Today is Tuesday. My son’s wedding is on Saturday. I find myself with conflicting feelings tonight, after I had a quick dinner with Ben at Chili’s and then hugged good-bye ~ until the wedding week-end.
I’m not conflicted about anything of importance. I love Ben’s fiancee and think they make a wonderful couple. He has his degree and is training in a management position. She will soon fisnish her own studies, as well. I couldn’t be happier for them.
The conflict comes within me (those of you who know me say, “of course” at this point in the post). I realized this evening that Ben’s wedding date is on the 19th. My daughter’s (in the photo with Ben) was on the 19th (different month), and my own, back in 1983, was on the 19th (yet another different month). Wow. That is an odd coincidence. This upcoming ceremony throws me back into thoughts of the last wedding I attended, my daughter’s, in 2008. At that time, I was in the midst of a divorce and felt lost, afraid, and hopeless in finding direction in my new life. I only recall bits and pieces of Sarah’s wedding. I remember it all being very surreal for me.
Now, I hope to be more “present” in this child’s ceremony (my second and last child). I thank God for antidepressants or I might be a sobbing basket case right now. My children have always been (since 1984) my entire life. I can’t remember a day I didn’t savor being their mother and guide. I relished being the person to show them how to share, what table manners were, and what compassion meant. Now, many scraped knees, birthday parties, summer swims, and winter snowmen later, I am alone. I feel like my own parents likely did when I moved away and started my own family. My mother had her career, though. That was a saving grace.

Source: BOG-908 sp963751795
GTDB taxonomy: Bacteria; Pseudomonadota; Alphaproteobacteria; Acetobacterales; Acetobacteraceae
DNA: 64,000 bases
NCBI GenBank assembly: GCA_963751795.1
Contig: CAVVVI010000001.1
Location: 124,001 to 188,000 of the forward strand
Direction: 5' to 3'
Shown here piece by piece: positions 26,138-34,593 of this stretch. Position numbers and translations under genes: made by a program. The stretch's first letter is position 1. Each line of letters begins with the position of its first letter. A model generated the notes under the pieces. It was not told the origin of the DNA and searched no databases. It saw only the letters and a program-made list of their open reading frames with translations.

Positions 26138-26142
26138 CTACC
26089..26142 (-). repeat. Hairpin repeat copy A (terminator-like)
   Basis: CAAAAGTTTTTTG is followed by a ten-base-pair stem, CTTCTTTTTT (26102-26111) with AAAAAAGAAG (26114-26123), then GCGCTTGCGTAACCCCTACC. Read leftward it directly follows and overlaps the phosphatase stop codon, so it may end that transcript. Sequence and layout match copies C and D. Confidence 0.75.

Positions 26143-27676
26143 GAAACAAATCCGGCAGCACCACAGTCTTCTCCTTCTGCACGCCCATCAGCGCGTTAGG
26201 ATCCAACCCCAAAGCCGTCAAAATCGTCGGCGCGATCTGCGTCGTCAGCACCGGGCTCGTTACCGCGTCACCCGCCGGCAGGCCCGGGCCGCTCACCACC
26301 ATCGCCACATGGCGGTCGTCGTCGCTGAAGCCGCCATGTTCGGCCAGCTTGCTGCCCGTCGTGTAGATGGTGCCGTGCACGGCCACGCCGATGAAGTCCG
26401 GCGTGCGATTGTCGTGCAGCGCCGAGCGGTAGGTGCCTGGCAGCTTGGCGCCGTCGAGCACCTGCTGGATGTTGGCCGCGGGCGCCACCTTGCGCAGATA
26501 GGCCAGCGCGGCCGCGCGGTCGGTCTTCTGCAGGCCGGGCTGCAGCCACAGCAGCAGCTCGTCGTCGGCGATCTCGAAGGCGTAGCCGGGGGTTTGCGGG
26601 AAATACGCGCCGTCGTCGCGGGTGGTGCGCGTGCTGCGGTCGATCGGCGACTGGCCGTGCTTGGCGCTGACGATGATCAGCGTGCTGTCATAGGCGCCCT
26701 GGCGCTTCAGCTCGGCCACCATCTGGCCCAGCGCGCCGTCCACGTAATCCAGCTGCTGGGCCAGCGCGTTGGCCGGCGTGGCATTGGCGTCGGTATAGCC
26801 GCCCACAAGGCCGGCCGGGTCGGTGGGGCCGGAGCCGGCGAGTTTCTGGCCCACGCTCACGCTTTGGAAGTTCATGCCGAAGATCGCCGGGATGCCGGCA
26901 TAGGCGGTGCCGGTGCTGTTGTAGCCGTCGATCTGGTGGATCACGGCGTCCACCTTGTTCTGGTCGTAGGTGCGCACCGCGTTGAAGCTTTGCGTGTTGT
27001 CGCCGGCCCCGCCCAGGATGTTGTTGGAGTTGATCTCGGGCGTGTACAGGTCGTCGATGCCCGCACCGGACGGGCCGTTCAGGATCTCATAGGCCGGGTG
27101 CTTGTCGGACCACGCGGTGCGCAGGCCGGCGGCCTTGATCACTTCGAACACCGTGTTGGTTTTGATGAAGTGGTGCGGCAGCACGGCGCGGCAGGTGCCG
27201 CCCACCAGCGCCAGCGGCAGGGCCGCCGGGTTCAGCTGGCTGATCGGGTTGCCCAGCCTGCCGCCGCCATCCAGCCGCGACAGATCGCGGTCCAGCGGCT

I am moving to a different state and finishing my education soon. I’ll be in a new environment ~ like my kids find themselves. Yet, even with all of this time to myself, and the freedom to do whatever I want, I still long for those days when I helped load backpacks with crayons, Kleenex, and safety scissors on the first days of school. I miss sewing the kids’ Halloween costumes in my inept way (I still got’um done). Ben was a scary dinosaur. Sarah, a cuddly bear. They beamed with delight at those cut-out-and-sew, Wal-mart costumes.
My chest is heavy, and I think tears will eventually make their way to the surface. But not tonight. Not now. Presently, the fissure in my heart is a little wider. Both kids are gone. Both are no longer Mama’s munchkins. I do say that with great pride and with deep pain. With them, they take pieces of my heart, pieces I’ll never get back.
That’s okay, though. That’s what mom’s do, I’m learning. I’ll keep the rest, and when we are together, I’ll be whole again. Well, kind of. Not really. Things will never be the same. Always changing. Always different.
So, Saturday ~ I’ll be the lost-looking, middle-aged woman in the front row of the church. The one who did her job as mother well and thoroughly. The one who freely offered everything she had ~ to two people who were (and are) worth every second she gave to them.
I love you, Sarah. I love you, Ben.